In case you forgot, human beings currently have a spacecraft escorting a comet along its solar-system-touring orbit and reporting back everything it sees. The latest piece of research published from that data helps solve a puzzle: comets release lots of water vapor (enough to form most of the cloud-like coma that surrounds them), but water ice is barely present on their surfaces.
A team led by Maria Christina De Sanctis of the Italian National Institute of Astrophysics used observations of infrared light reflected off the surface of comet 67P in August 2014 to look for water ice at the skinny neck between the comet's two main lobes. Because water ice absorbs specific wavelengths of infrared radiation, these measurements can identify the ice amid the other materials that cover the surface. Generally, ice accounts for less than one percent of that material, even though jets of dust and water vapor have been observed coming from that part of the comet.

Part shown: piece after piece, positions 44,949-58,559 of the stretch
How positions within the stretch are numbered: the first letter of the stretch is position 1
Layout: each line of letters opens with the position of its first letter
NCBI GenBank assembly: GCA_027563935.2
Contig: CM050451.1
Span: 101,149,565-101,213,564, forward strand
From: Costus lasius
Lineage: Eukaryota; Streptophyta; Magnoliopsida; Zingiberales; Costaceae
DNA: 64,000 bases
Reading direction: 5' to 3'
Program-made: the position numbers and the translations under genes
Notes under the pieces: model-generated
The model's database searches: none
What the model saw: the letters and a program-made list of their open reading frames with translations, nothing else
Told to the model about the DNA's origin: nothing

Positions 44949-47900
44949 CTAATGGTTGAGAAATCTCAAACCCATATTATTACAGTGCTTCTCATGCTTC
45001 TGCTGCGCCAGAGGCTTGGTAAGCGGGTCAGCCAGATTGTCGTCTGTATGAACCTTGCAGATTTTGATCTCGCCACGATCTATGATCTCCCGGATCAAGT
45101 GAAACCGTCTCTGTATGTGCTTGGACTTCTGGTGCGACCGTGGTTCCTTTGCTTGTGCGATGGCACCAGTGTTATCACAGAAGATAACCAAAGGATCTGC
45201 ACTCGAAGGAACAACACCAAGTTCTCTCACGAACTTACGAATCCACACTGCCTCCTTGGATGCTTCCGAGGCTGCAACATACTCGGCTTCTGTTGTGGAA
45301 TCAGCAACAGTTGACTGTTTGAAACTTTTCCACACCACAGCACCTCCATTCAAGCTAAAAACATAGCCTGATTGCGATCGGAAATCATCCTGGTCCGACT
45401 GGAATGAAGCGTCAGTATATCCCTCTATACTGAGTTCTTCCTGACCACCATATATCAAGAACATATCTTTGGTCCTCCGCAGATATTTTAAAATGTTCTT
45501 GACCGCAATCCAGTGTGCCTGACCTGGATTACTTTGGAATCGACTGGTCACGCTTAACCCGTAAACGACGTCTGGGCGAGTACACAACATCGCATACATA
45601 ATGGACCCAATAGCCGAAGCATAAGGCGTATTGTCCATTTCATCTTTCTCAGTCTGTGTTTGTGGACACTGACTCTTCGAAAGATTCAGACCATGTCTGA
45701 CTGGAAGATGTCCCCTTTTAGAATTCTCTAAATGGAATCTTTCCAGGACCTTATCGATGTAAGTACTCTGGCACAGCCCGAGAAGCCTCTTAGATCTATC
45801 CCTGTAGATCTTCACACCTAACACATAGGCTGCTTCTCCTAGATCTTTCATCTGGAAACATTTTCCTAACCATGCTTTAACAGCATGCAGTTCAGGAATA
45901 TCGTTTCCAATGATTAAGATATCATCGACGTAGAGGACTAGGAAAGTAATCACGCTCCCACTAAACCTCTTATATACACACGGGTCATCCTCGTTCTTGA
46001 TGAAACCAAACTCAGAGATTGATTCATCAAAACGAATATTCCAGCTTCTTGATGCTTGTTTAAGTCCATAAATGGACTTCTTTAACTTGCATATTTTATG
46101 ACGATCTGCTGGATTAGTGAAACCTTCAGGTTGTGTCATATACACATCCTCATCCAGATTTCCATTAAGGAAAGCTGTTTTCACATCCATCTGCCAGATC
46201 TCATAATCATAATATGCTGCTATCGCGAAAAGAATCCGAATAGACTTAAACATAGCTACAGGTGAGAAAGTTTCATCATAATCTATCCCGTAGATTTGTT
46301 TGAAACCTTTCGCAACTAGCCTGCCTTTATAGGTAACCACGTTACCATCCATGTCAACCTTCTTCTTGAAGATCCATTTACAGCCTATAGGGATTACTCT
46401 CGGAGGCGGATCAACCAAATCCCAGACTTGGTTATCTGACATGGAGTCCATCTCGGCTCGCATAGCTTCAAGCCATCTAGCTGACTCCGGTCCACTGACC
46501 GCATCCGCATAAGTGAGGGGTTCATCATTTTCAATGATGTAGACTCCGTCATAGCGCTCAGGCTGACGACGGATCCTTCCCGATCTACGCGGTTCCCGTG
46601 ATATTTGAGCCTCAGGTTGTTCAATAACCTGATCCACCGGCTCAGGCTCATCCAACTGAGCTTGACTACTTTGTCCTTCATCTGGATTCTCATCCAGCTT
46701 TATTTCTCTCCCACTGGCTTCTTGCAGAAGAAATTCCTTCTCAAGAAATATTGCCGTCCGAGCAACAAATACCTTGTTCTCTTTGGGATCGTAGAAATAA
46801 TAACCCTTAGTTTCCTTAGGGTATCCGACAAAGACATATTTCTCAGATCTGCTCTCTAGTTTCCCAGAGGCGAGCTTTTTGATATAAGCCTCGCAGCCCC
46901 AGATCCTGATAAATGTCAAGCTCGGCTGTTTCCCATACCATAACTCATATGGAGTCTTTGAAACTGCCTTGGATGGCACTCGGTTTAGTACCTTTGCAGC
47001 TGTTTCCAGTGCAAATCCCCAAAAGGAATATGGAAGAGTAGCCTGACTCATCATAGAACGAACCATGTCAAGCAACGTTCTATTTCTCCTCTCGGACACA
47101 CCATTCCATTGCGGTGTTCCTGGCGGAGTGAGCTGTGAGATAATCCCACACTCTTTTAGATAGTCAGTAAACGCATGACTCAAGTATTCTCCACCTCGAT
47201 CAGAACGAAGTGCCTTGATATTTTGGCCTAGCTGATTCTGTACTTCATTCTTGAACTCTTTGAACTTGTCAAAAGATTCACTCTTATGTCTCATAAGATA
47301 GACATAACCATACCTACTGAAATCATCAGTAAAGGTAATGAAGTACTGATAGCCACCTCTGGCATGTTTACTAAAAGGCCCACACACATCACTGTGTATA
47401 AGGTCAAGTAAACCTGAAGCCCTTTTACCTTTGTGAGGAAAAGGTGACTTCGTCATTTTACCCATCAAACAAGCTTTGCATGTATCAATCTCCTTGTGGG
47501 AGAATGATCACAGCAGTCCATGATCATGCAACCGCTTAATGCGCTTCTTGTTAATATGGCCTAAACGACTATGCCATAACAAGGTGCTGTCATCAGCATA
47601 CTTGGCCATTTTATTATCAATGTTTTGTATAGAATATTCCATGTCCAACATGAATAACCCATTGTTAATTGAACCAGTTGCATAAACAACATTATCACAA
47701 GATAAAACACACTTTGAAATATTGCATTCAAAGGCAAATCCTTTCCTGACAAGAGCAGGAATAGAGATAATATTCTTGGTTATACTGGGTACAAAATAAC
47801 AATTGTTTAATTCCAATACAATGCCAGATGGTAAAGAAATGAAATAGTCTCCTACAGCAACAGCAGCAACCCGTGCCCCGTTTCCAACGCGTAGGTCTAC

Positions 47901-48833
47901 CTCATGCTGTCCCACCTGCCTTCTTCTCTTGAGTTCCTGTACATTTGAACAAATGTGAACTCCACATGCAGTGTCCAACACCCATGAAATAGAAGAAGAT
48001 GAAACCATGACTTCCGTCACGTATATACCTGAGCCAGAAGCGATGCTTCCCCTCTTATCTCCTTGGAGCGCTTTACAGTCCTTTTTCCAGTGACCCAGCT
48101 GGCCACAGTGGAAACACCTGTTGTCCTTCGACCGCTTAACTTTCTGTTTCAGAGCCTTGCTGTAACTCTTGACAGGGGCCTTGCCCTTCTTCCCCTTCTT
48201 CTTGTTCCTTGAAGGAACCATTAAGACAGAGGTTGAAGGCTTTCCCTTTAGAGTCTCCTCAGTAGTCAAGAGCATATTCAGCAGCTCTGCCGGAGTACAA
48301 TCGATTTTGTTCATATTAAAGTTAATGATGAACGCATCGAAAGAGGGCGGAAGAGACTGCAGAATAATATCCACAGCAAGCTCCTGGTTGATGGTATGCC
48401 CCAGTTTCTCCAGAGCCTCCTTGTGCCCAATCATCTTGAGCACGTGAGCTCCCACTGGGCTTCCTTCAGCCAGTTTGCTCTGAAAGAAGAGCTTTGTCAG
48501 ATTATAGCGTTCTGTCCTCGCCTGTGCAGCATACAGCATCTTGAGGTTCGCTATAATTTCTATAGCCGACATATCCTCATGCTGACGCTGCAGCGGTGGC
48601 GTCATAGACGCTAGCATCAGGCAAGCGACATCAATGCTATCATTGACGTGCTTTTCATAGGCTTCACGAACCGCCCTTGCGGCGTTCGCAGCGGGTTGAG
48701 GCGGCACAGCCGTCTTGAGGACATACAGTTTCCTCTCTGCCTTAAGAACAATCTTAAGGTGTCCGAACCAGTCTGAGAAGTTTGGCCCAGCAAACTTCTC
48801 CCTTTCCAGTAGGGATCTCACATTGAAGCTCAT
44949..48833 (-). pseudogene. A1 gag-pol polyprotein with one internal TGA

But as the comet rotates, parts of the comet's skinny neck find themselves in the shadow of the sunward lobe. Each time the portion the researchers were studying emerged from the shadow, the infrared signature temporarily looked significantly different. There was stronger absorption at the wavelength of ice. Using a model, the researchers estimated that the proportion of ice at the surface appeared to increase to as much as ten to fifteen percent while diminishing back to the usual amount as the surface warmed in the sunlight.